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Democrats Say African American Voters Key to November Election

Volunteers get organized as they work to get out the vote in Balitmore, MD, Oct 2010
Volunteers get organized as they work to get out the vote in Balitmore, MD, Oct 2010


Recent public opinion polls of likely U.S. voters suggest the Republican Party will replace the Democratic Party as the majority party in both houses of Congress following the mid-term election on 2 Nov. Republicans also expect major gains in state and local elections.

In an attempt to avoid defeat, Democratic Party candidates are trying to rally their supporters, including a loyal base of African American voters. Volunteers are on a mission to get African American voters to the polls in Baltimore, Maryland. They are canvassing this neighborhood and others across the mid-Atlantic state of Maryland during the early voting period ahead of the actual election day.

Keith Haynes is running for his third term as a Maryland state lawmaker. Besides campaigning, he wants people to get excited about the election. "We are actually encouraging people to get out and vote now. So if he's in town he can take advantage of early voting today."

Haynes also said, "During the primary election a few weeks ago, we had one of the lowest voter turnouts that we have had in the state of Maryland and we are trying to boost those number up for the general election."

Organizers says these 'get out the vote' drives are important because studies indicate that turnout among black voters for midterm elections is often a third lower than in presidential election years. Melanie Campbell is president of the National Coalition on Black Civic Participation and she said, "I think it takes all of us getting involved and it takes the voter. It takes the community to realize this is a very important election and staying at home is not a good option."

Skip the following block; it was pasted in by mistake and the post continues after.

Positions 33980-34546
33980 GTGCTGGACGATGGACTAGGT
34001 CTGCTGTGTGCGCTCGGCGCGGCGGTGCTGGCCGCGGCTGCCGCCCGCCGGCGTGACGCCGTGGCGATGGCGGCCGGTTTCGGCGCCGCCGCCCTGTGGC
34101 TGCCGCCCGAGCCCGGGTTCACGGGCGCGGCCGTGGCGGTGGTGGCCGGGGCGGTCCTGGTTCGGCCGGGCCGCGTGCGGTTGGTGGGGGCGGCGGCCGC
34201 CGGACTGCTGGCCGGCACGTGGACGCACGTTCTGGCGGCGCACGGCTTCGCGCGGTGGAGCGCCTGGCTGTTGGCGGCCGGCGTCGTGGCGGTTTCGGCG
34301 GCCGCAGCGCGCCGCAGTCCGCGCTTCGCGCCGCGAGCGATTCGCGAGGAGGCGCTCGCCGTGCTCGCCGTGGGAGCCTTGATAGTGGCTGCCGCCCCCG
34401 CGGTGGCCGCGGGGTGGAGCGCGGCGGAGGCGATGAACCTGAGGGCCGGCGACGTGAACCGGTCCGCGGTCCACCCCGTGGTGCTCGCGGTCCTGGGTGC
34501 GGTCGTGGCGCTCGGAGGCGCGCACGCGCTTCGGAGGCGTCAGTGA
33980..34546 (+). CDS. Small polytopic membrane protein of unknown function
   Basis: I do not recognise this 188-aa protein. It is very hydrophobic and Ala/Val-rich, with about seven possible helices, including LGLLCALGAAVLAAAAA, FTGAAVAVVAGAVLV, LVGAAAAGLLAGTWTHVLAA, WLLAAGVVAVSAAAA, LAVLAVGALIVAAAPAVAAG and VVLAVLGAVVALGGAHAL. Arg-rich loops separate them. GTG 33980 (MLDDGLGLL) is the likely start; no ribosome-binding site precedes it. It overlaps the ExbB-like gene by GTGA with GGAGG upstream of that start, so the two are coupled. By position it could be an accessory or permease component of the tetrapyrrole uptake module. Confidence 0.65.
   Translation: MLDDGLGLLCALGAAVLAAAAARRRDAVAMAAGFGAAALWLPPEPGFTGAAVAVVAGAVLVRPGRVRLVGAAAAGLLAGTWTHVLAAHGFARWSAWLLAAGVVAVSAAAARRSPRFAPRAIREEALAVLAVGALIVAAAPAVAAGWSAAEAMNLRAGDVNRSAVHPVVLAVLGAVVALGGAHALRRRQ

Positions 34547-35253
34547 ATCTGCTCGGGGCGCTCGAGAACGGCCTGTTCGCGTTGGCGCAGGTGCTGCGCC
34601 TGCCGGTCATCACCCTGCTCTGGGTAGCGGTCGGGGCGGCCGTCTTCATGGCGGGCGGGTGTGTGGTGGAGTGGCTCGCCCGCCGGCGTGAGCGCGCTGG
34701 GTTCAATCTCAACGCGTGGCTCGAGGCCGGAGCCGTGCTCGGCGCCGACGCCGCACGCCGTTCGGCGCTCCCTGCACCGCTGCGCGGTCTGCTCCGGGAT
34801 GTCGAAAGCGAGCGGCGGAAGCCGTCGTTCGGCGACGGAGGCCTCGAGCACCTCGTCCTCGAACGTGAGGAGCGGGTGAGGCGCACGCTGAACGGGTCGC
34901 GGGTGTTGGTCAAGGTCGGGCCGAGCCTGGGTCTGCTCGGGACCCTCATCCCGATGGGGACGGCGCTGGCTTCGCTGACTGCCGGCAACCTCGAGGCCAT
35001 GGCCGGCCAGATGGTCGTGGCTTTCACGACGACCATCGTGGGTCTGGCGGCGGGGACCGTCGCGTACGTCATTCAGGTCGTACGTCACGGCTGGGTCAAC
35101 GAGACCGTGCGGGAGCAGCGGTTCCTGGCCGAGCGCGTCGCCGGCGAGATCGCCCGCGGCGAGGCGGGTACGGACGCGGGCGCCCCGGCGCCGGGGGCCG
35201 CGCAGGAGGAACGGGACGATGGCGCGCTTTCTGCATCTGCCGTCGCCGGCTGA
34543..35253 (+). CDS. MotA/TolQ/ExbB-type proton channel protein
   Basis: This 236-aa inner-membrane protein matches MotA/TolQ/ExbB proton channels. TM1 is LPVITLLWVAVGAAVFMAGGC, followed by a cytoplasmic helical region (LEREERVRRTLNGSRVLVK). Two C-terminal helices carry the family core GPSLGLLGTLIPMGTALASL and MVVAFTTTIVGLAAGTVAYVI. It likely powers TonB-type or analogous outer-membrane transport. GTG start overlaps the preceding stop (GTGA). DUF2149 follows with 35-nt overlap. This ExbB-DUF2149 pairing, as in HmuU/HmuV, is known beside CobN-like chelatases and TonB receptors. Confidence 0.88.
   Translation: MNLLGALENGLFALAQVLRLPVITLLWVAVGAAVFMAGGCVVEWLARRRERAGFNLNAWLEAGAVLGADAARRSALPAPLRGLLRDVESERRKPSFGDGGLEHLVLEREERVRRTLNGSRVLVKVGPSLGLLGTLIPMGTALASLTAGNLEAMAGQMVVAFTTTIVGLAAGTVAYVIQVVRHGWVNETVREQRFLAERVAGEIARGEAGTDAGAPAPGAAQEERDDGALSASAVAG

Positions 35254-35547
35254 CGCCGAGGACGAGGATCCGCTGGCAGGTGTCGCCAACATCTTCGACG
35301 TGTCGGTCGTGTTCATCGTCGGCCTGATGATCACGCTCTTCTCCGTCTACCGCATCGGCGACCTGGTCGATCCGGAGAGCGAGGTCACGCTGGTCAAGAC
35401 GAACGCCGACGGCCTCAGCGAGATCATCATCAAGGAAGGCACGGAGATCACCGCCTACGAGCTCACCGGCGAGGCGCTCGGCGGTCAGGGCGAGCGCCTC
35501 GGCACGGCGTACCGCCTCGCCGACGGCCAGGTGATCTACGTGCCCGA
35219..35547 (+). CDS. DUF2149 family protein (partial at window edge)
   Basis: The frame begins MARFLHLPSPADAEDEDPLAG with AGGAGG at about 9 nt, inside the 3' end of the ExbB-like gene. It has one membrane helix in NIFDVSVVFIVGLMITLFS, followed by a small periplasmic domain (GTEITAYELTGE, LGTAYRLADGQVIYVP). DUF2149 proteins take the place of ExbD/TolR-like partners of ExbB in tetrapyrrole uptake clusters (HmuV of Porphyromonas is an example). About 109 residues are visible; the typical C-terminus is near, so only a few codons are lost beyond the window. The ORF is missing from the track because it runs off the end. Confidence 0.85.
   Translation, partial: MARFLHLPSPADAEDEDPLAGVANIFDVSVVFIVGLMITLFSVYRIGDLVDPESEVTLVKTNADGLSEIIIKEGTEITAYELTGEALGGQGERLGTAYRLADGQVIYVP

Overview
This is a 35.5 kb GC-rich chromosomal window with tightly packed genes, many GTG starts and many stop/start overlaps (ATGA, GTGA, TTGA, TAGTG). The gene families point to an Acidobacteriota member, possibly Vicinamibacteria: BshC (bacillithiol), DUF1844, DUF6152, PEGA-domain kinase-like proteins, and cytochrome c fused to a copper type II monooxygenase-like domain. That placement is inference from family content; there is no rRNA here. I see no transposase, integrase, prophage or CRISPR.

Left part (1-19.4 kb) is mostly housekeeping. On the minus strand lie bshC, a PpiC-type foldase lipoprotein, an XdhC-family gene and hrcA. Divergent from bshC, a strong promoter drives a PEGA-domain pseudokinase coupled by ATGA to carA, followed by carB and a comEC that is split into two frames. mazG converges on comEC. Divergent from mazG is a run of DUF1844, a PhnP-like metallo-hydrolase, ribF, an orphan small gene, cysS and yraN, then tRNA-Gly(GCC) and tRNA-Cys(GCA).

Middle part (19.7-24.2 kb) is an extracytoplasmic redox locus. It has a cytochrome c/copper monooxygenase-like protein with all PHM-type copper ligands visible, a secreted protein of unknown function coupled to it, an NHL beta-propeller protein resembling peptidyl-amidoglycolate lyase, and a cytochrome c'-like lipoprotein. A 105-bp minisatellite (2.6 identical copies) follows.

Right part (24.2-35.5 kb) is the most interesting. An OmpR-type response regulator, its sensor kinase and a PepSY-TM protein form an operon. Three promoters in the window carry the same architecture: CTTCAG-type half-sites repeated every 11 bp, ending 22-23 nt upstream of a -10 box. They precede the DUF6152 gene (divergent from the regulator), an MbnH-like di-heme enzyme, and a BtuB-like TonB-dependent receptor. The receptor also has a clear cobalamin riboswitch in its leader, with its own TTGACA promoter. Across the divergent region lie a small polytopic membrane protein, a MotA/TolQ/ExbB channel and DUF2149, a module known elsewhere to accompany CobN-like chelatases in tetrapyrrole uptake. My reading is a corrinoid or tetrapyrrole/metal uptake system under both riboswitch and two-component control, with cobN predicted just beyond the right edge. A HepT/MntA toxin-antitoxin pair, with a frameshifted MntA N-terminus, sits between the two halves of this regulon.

As head of the party, President Barack Obama is trying to help Democrats win on election day and prevent opposition Republicans from capturing enough seats to take control of Congress. "Don't ever let anybody tell you this fight isn't worth it."

David Bositis is an analyst with The Joint Center for Political and Economic Studies in Washington. He said high black voter turnout in key races, especially in southern states, could make it difficult for Republicans to win a majority of seats needed to regain control of Congress.

"If black voters turn out, the Democrats' prospects are going to be a lot better than if African Americans do not turn out," said Bositis. "When there's little or no gap between black or white turnout, it usually bodes well for the Democratic Party. When there is a large gap between black and white turnout, it usually bodes well for the Republican Party."

In order to counter Republican challenges, the Democrats are spending more than $2 million on mobilizing black voters across the country. Keith Haynes says he is targeting those who have not voted in several years.  "We want to try to get those individuals who are registered and have a history of voting, but who may have not voted in the last few elections, to energize them to get that energy behind them to go out and cast their vote. But we are emphasizing that their vote does count."

The Census Bureau says black voter turnout in 2008 was slightly larger than white turnout for the first time ever. Fearing a sharp drop off this year, these volunteers say they will keep up their efforts to get blacks to the polls.  

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